What is a Frenulectomy?
The frenulum occurs in two places in the mouth. The labial frenulum is a tiny piece of skin that attaches the bottom lip to the gums outside the bottom teeth. The maxillary frenulum connects the inside of the upper lip to the top gums of the mouth.
A labial frenulectomy cuts the frenulum when it is attached too far towards the tip of the tongue. If your baby is diagnosed as being tongue-tied, or lip tied, they may need a frenulectomy. Babies with a tied tongue have a hard time nursing or bottle feeding. Without the procedure, these babies may also have trouble speaking and chewing as they grow older.
Dr. Cohen uses a minimally invasive, state-of-the-art laser to precisely remove the correct amount of tissue from the frenulum. Using this laser remains a crucial part of the procedure since the laser reduces the size of the frenulum without causing damage to surrounding skin in the mouth. Babies can start feeding nearly immediately after the process is completed.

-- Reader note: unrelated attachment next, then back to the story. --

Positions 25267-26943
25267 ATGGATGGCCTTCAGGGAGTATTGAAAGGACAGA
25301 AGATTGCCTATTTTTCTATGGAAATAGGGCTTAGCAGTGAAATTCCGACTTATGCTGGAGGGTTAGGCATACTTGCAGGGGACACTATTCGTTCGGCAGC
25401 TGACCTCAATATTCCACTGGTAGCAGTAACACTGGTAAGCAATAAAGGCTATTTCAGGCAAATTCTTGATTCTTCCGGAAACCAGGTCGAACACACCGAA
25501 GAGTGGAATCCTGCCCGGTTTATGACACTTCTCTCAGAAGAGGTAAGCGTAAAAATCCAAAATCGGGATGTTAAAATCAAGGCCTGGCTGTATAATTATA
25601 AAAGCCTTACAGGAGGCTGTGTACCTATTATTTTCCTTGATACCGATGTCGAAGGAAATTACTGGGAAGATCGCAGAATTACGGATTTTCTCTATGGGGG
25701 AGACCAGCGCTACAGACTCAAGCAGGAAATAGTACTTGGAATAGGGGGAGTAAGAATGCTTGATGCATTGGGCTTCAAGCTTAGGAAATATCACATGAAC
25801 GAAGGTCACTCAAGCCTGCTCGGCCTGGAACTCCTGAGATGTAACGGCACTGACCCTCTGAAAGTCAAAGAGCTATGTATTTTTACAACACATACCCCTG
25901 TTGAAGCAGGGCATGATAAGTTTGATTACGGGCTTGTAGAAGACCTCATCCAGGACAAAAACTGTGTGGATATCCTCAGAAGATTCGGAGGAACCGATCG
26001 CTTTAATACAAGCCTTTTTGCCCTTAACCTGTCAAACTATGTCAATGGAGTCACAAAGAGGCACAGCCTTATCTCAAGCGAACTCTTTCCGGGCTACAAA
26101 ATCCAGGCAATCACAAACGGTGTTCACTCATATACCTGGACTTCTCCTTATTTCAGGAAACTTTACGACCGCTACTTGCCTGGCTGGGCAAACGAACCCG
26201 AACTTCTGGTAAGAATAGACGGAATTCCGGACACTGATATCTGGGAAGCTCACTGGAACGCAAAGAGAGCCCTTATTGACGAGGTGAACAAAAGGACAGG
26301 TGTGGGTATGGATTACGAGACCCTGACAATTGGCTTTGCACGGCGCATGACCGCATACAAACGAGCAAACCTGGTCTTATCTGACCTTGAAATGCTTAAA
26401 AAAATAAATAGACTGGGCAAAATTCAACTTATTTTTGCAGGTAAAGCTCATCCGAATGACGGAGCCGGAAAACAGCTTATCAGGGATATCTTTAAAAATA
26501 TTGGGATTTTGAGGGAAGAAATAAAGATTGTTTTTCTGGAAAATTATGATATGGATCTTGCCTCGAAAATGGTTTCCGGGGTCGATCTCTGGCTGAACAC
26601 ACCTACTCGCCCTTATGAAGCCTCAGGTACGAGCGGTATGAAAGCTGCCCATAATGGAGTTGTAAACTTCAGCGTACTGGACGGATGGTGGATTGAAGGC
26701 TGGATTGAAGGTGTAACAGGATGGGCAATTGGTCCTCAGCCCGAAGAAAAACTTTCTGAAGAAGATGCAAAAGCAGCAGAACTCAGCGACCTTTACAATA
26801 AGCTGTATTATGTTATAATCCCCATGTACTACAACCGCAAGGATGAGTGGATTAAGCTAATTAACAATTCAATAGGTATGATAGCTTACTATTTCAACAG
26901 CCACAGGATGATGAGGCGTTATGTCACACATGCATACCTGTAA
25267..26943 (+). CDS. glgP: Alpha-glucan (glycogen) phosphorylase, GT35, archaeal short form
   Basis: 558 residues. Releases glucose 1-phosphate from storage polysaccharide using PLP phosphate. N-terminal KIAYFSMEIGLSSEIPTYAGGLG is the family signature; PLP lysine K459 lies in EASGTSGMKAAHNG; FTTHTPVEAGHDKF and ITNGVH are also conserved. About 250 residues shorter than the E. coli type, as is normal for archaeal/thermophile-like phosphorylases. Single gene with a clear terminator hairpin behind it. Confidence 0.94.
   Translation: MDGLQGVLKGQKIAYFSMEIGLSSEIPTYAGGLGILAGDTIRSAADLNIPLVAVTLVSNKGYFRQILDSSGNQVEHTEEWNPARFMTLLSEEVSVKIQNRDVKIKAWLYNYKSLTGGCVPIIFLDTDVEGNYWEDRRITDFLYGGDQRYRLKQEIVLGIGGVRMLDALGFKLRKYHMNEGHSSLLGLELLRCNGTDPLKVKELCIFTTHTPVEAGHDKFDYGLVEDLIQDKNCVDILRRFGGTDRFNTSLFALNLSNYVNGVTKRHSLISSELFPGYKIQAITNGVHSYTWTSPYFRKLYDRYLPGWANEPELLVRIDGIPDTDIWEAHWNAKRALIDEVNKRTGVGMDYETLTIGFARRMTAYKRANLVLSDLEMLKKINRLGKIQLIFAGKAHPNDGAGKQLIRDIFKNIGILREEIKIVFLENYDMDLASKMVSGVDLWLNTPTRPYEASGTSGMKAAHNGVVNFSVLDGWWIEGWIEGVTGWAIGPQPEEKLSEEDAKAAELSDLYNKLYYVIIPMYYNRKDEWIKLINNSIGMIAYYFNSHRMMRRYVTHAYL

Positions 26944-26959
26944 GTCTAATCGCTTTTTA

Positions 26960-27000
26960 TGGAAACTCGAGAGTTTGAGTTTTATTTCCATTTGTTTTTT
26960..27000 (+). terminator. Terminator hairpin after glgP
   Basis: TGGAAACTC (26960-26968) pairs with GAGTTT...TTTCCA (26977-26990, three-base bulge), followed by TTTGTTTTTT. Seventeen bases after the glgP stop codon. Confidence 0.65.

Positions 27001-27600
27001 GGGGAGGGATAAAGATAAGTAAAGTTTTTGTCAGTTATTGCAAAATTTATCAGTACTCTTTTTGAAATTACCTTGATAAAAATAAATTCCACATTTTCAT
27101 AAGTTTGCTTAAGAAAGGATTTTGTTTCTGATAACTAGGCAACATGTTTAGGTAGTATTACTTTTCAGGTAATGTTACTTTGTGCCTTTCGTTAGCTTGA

When a frenulectomy is performed on an older child, Dr. Cohen uses a mild anesthetic to numb the area. Then he uses the laser to separate the frenulum from the lip. The procedure only takes from 15 to 30 minutes to perform. This laser surgery shapes the skin while it removes it, and seals tiny blood vessels as the process occurs. This technique minimizes bleeding and helps the child’s mouth heal quickly.